News 4 report prompts street repairs in front of St. Louis manuf - KMOV.com

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News 4 report prompts street repairs in front of St. Louis manufacturing company

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Angelrodt Street, which intersects with Hall right at Heintz’s location, is badly torn up.  (Credit: KMOV) Angelrodt Street, which intersects with Hall right at Heintz’s location, is badly torn up. (Credit: KMOV)
Crews repairing Angelrodt Street Monday morning (Credit: KMOV) Crews repairing Angelrodt Street Monday morning (Credit: KMOV)

ST. LOUIS (KMOV.com) – Workers were seen repairing a street in front of St. Louis manufacturing plant Monday after a News 4 report on the problem street last week.

Friday, the president of a St. Louis manufacturing plant pleaded for help on behalf of his workers. Lee Sir said he had been trying for years to get the city to take care of a problem that was leading to expensive repairs for cars; damage he said could be prevented if the city would just fix the streets.

Heintz Steel and Manufacturing sits in the industrial area along Hall Street right by the riverfront. Angelrodt Street, which intersects with Hall right at Heintz’s location, is badly torn up.

Workers have to drive it every day to get to the plant.

“We've been trying to get this fixed for at least seven or eight years,” Sir said.

Over the years the city has fixed some potholes, but Sir said that's only a Band-Aid, and the damaged road has taken a toll.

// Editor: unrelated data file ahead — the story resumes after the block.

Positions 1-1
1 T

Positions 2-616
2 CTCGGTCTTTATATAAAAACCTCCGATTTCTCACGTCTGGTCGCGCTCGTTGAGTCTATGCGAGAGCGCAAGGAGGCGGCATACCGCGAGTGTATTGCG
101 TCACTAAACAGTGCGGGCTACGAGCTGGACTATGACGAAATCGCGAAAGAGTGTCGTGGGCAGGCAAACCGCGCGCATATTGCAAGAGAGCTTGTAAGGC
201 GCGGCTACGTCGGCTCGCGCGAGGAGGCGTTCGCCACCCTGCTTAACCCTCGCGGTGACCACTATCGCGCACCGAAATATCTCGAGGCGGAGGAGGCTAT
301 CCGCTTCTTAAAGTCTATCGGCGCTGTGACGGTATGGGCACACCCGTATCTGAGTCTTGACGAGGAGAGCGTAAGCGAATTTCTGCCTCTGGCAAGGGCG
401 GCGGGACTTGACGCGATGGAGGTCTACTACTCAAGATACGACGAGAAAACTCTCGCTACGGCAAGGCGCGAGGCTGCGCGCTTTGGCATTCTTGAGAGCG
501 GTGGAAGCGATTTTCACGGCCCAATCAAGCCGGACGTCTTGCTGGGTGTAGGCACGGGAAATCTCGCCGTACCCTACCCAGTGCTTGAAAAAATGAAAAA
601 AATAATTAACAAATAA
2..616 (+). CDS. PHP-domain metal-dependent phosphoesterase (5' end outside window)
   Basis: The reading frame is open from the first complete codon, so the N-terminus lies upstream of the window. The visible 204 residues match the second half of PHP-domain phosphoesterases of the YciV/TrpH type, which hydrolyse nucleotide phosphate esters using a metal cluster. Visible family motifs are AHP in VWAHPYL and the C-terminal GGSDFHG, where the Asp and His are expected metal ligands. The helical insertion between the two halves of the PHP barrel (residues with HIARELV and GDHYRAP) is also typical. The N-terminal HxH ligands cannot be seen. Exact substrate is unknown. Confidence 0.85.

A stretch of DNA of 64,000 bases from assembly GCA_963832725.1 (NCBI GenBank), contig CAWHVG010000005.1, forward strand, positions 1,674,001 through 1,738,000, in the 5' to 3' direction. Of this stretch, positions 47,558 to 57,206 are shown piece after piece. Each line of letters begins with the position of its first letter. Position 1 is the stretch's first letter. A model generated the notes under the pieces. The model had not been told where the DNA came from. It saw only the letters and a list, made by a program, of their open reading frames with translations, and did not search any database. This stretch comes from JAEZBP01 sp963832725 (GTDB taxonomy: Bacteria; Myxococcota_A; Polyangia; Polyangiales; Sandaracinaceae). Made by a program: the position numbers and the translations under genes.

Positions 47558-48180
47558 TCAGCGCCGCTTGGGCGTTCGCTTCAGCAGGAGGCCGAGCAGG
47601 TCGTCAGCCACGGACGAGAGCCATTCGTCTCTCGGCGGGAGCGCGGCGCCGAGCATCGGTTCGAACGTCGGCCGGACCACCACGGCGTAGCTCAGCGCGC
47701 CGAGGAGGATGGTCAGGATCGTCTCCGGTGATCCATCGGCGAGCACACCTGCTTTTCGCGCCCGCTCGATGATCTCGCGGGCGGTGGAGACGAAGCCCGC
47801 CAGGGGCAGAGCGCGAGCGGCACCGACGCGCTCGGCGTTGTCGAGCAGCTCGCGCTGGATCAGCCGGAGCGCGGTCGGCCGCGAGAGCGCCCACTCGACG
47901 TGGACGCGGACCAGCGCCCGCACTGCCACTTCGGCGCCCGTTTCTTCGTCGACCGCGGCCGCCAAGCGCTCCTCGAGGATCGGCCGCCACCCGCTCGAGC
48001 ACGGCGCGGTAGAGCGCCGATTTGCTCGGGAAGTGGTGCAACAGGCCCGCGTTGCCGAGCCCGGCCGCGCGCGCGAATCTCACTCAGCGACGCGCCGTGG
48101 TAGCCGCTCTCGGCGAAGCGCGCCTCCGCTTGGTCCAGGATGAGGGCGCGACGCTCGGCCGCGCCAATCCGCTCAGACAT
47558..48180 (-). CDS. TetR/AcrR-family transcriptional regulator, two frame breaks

“Some employees have lost parts of their cars, A frames and that kind of thing,” Sir said. “We're just tired of it.”

The frustration has only grown over the years.

“It isn't that much to request, just to have a street you can drive without tearing your equipment up,” he said.

St. Louis Commissioner of Streets Kent Flake knows the problem, but the cost of repairs is prohibitive.

“A lot of the roads east of Broadway are in tattered shape, they could be in a lot better shape,” Flake said.

But, St Louis is a cash-strapped city. Each year each alderman has about $340,000 to use for capital improvements which would include not only street repairs but sidewalks, parks, lighting. And the city has about 1,100 miles of roadways.

“The problem is limited money goes only a short distance,” Flake said.

The street department works in conjunction with aldermen and while aldermen can put in requests the street department can also make recommendations for paving. Being at the end of the road in a heavily-industrialized area hasn't helped Sir's cause.

“With limited funds, this is what we do, we put Band-Aids on it, make it as reasonably safe as we can,” Flake said.

Flake said he would check out the roadway for himself, and went Friday afternoon. After seeing the condition of the street, he said he would have a crew there Monday morning to do pothole repair. He will also put this stretch of road on the list of roads recommended for repaving this year.

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